B.C.
, was passed on to the Romans when they supercededthe Greeks as the center of the ancient Mediterranean world, and migrated to Northern Europe after the Roman Empire fell under the impact of the barbarian invasions. Its principal sources lie in the writings of four men:Scylax of Caryanda, a Greek officer sent by Darius, the ruler of Persia,around 515
B.C
. to reconnoiter the Indus valley, his easternmost province;Herodotus who wrote about India half a century later in
The Histories
, hisfamous treatment of the Persian wars; Ctesias of Cnidus, critic of Herodotus,who authored
The Indica
in 400
B.C.
, the first foreign book devotedexclusively to India; and Megasthenes, Macedonian ambassador to the courtof the Mauryas, who resided in the Gangetic plain and wrote extensivelyabout Indian institutions and customs around 300
B.C.
, in the aftermath of Alexander’s invasion and ultimate retreat from the subcontinent.At first consideration, there appears to be nothing astonishing aboutthe phantasmagorical elements in the picture of India that emerges from thework of these men. After all, the Greeks did not hesitate to weave mythicalthreads into the fabric of their own history, as the Homeric accounts of thewar with Troy and its aftermath attest. According to the Ionian poet, theevent that initiates the martial drama described in the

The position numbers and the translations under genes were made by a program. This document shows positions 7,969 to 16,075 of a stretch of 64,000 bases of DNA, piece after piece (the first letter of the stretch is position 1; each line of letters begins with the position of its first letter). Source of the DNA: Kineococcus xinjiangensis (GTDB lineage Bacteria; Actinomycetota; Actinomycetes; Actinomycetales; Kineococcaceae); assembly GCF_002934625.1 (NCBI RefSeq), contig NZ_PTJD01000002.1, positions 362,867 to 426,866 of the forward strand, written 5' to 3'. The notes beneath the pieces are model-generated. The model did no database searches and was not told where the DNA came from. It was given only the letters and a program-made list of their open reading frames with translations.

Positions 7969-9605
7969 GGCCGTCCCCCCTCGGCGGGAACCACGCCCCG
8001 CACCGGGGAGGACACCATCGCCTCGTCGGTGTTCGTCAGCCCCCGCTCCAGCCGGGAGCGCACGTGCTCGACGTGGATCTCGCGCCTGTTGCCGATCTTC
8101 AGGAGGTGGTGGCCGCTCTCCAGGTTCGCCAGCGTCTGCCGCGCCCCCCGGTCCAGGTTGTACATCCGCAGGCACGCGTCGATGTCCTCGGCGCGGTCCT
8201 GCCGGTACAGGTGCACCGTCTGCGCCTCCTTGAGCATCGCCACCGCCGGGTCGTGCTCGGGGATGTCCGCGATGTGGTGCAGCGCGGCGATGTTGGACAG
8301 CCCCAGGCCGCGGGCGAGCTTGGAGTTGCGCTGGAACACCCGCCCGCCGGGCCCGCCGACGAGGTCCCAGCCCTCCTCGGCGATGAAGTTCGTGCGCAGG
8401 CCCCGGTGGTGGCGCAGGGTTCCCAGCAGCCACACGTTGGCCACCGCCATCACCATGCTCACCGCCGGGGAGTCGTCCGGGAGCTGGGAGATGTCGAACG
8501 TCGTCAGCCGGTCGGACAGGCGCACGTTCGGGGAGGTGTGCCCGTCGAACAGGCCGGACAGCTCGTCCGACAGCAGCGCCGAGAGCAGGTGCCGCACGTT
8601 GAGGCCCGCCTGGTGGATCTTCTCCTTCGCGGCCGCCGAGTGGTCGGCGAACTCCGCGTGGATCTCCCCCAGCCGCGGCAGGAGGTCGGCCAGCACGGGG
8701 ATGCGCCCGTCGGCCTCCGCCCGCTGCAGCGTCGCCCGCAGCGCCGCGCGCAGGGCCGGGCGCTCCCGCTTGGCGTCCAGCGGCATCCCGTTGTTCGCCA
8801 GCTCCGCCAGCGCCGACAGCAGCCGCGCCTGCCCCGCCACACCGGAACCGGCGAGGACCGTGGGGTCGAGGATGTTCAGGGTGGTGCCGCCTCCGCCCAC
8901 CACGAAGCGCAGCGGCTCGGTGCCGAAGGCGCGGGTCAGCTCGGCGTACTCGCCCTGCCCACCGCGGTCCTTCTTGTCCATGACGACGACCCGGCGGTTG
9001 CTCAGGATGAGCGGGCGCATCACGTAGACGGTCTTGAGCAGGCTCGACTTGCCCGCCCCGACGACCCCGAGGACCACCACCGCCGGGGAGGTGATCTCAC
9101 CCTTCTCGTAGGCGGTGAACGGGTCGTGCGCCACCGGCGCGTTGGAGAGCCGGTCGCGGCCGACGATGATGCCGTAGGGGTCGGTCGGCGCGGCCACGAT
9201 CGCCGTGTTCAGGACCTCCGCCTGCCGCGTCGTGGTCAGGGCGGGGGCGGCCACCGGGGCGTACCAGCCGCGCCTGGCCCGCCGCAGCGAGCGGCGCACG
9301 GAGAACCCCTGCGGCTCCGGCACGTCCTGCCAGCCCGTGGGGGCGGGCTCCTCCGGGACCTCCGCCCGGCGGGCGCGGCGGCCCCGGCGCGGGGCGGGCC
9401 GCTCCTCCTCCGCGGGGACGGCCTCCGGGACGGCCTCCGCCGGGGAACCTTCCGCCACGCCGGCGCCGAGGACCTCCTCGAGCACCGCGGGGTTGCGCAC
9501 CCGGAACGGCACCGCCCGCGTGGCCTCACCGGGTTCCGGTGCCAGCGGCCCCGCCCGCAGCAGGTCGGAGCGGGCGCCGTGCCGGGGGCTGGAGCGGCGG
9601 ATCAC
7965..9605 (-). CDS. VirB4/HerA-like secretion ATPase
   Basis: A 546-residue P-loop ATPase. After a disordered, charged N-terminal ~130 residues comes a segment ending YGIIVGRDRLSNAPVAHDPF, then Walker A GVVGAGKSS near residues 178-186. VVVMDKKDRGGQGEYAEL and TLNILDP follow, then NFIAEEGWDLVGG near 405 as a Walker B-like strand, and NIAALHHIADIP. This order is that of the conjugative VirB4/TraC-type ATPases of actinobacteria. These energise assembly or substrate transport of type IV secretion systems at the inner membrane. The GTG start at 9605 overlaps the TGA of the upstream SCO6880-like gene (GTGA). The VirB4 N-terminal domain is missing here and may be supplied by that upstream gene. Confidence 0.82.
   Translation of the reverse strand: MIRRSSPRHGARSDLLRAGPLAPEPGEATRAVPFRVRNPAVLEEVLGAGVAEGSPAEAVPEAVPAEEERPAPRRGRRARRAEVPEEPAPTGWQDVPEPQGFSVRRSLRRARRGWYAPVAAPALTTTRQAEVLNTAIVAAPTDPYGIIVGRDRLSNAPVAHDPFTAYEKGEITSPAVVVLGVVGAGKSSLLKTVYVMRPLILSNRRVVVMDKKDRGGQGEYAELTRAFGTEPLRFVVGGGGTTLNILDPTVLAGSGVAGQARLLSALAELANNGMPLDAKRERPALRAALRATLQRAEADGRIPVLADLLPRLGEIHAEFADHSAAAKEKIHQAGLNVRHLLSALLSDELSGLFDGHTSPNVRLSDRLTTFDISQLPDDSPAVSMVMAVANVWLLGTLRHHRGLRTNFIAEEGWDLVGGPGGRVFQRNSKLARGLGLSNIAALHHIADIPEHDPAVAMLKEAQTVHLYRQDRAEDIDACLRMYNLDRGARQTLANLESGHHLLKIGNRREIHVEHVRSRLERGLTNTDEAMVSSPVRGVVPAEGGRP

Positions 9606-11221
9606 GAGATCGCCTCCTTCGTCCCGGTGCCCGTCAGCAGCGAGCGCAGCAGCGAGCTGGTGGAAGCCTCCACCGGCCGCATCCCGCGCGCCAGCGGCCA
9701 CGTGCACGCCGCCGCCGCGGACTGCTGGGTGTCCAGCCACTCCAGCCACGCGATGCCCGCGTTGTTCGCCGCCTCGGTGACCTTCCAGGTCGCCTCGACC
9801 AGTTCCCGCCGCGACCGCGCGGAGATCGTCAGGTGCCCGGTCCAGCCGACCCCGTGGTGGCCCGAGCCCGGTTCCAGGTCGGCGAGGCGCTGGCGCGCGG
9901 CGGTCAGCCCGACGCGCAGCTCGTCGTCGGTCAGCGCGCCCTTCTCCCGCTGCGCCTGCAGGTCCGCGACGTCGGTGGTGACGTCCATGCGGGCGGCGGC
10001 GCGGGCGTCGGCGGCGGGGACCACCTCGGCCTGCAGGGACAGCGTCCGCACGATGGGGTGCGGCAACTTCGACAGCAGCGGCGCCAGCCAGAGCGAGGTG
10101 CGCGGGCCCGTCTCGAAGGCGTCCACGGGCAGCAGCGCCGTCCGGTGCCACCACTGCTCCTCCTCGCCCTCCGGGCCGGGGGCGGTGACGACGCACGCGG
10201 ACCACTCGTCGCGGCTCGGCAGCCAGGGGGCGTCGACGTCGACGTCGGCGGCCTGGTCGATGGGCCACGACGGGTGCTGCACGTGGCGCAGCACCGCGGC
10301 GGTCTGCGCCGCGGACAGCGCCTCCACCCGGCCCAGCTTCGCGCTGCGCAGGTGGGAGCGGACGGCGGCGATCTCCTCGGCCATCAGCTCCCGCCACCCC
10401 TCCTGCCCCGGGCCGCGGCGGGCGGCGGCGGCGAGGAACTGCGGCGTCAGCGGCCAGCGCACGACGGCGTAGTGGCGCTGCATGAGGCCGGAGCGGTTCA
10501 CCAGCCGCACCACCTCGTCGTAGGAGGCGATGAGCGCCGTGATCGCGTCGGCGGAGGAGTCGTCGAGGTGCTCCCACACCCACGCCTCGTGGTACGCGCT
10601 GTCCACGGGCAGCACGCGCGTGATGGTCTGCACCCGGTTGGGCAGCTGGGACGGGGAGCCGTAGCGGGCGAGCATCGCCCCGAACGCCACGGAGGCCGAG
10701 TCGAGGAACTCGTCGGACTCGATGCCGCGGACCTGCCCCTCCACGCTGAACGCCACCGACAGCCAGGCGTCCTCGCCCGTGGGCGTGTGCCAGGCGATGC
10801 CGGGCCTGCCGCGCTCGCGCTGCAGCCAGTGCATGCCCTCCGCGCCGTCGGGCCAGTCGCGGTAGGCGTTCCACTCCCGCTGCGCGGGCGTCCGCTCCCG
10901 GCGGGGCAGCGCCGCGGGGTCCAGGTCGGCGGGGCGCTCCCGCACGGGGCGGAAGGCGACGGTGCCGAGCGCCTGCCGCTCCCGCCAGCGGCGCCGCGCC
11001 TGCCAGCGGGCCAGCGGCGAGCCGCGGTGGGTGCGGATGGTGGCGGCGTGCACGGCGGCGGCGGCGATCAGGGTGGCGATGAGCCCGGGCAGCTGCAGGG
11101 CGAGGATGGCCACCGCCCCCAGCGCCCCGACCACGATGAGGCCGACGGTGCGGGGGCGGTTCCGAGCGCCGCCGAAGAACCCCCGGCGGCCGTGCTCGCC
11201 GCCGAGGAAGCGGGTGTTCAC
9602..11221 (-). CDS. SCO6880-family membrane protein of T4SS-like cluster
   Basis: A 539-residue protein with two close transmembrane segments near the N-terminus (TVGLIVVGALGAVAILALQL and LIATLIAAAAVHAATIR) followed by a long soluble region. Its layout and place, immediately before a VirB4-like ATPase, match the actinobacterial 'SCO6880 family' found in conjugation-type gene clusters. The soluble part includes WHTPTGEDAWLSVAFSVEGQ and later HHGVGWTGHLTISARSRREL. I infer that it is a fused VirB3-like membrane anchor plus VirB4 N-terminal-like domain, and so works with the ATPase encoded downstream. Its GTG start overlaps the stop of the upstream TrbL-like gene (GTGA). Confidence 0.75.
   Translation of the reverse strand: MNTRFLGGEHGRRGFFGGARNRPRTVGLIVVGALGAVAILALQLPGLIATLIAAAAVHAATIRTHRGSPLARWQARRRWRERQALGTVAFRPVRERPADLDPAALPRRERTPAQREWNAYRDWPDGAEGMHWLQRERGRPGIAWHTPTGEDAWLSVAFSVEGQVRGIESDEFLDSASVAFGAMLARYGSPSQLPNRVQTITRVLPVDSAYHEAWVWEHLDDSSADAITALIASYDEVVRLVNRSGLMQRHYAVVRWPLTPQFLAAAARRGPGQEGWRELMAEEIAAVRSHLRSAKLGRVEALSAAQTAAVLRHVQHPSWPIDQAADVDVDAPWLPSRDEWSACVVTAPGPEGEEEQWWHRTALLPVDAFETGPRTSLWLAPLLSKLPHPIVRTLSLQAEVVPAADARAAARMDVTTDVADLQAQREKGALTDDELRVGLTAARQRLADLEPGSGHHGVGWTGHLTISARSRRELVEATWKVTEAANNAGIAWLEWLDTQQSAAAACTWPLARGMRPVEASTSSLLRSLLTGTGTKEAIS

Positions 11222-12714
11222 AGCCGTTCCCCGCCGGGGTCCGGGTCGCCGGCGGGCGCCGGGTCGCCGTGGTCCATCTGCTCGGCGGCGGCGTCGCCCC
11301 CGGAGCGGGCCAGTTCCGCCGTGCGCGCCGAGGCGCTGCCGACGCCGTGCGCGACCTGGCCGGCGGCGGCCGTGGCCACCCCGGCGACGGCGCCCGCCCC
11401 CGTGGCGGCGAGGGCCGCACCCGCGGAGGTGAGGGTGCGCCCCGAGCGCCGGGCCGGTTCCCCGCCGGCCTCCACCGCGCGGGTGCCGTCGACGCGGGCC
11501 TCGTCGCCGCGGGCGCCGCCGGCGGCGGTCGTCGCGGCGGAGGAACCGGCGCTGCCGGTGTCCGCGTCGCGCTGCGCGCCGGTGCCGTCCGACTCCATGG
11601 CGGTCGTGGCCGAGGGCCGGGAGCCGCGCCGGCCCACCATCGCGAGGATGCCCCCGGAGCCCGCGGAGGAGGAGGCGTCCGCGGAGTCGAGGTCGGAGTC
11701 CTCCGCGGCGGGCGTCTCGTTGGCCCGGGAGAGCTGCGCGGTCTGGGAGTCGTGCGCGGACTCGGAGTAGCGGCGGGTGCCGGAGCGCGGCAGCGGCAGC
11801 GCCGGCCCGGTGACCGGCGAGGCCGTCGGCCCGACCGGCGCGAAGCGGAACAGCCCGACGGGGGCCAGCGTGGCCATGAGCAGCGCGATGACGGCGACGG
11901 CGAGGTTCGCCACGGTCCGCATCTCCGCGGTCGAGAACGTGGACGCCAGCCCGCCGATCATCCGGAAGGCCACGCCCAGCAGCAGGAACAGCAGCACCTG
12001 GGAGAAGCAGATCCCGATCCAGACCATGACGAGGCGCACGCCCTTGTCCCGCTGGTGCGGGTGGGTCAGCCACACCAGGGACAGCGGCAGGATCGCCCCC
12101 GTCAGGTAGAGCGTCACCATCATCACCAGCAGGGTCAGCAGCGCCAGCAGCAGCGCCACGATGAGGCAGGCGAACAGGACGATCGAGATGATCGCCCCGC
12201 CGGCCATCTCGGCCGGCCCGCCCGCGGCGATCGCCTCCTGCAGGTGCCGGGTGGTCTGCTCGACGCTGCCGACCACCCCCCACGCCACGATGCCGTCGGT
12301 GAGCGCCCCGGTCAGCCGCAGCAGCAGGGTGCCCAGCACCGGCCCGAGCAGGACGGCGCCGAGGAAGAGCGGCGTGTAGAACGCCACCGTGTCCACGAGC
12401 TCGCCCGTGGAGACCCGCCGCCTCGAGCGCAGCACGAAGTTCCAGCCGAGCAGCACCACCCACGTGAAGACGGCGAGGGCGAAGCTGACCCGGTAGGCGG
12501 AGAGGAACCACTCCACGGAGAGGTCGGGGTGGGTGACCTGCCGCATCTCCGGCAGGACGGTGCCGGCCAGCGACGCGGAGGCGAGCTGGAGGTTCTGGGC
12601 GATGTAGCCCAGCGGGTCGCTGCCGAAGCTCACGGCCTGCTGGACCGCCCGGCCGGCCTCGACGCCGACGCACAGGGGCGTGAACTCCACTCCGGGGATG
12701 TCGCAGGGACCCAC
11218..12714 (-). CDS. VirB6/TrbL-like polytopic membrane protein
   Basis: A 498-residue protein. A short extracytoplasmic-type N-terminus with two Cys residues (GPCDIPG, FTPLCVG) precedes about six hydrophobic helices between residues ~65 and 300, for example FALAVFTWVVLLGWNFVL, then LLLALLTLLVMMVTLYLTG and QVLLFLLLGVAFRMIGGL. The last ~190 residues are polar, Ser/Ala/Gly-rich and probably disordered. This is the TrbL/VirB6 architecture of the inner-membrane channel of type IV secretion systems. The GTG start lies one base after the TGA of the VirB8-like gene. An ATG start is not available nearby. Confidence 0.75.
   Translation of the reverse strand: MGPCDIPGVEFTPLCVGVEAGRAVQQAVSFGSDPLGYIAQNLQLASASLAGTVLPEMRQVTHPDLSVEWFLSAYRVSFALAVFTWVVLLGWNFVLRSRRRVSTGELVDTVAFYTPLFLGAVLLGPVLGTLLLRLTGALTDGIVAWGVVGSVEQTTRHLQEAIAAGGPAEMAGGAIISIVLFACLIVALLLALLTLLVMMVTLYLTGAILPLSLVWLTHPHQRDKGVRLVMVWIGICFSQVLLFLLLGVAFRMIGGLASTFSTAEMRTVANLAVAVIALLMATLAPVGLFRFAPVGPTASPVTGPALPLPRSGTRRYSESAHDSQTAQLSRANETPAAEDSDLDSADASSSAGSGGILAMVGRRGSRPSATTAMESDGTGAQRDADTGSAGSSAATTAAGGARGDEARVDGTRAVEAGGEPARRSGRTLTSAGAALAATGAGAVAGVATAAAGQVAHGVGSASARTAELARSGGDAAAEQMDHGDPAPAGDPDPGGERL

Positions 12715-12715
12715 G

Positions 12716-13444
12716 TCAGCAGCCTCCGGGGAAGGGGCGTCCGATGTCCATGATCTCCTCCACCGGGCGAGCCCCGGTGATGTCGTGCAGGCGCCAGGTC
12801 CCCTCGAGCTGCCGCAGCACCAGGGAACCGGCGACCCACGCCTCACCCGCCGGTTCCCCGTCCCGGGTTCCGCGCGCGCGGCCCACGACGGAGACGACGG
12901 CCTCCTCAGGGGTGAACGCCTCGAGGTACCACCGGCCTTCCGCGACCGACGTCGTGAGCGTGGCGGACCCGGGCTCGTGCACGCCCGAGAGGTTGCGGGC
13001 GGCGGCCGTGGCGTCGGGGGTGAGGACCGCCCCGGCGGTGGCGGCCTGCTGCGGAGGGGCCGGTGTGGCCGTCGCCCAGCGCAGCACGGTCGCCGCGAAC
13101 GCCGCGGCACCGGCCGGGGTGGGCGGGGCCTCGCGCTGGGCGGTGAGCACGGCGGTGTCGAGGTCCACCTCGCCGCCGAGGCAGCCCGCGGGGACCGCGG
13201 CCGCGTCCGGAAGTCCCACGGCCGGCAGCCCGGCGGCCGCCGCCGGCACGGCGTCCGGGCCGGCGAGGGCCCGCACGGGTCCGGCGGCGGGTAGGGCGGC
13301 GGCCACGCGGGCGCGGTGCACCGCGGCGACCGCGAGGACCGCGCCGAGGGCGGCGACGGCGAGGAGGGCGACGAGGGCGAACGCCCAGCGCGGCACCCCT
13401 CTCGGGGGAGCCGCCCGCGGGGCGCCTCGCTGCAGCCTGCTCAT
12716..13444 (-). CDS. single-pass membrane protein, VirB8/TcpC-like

Iliad 
consists in anattack by Apollo on the Achaens in response to Agamemnon’s arrogantrebuff of an Apollonian priest. Moreover the progress of the war is marked by the intervention of numerous divine figures motivated by both their  patronage of opposing mortal combatants and their Olympian rivalries withone another. The vain and jealous gods and goddesses, plaintive ghosts, oneeyed giants, and seductive sirens of the
 Iliad 
and the
Odyssey
seemappropriate company for the gryphons, satyrs, giants, headless people, andother odd creatures thought to inhabit the Indian subcontinent. But it isimportant to remember that the Homeric epics were composed no later than
 
the mid-seventh century
B.C
., and refer to events that probably occurred sixhundred years earlier. In contrast, when Scylax and the others authored their accounts of India they were writing about the contemporary period.Moreover they were doing so at a time when Greece was in the throws of what later historians have called, after the eighteenth century Europeanmodel, an ‘Enlightenment.’The ancient Greek Enlightenment had both a natural and socialdimension. It began in the sixth century